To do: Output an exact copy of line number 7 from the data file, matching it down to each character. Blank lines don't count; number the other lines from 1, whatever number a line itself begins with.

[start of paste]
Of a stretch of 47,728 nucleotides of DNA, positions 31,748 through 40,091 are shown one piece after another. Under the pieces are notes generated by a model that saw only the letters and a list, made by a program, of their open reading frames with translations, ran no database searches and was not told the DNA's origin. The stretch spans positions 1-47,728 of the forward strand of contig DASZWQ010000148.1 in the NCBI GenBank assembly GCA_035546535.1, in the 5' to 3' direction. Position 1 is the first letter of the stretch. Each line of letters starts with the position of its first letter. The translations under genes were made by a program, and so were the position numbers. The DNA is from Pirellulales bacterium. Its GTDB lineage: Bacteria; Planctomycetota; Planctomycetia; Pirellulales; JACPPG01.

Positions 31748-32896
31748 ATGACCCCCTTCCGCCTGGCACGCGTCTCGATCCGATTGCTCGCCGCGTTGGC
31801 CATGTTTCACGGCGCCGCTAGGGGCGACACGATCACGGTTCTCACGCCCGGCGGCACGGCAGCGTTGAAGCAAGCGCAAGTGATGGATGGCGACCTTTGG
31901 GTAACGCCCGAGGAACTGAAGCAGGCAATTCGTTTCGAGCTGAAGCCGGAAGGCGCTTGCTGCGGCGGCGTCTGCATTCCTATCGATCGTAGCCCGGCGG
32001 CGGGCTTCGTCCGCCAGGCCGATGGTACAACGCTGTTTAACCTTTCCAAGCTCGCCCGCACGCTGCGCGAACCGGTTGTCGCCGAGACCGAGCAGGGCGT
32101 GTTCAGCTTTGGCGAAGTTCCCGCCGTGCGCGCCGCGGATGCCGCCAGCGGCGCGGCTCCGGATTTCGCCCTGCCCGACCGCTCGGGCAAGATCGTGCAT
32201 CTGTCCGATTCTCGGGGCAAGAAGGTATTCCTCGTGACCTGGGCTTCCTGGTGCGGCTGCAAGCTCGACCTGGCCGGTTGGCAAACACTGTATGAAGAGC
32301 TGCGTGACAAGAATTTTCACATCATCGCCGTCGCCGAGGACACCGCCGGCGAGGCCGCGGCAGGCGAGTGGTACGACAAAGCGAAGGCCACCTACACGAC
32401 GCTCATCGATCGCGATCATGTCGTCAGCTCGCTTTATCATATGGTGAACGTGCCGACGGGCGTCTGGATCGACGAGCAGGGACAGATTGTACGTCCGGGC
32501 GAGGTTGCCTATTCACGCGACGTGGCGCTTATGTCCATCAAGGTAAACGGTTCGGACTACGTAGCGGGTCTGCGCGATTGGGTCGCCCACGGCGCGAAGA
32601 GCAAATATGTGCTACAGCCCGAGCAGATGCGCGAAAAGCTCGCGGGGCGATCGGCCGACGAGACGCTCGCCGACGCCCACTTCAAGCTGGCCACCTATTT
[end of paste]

32101 GTTCAGCTTTGGCGAAGTTCCCGCCGTGCGCGCCGCGGATGCCGCCAGCGGCGCGGCTCCGGATTTCGCCCTGCCCGACCGCTCGGGCAAGATCGTGCAT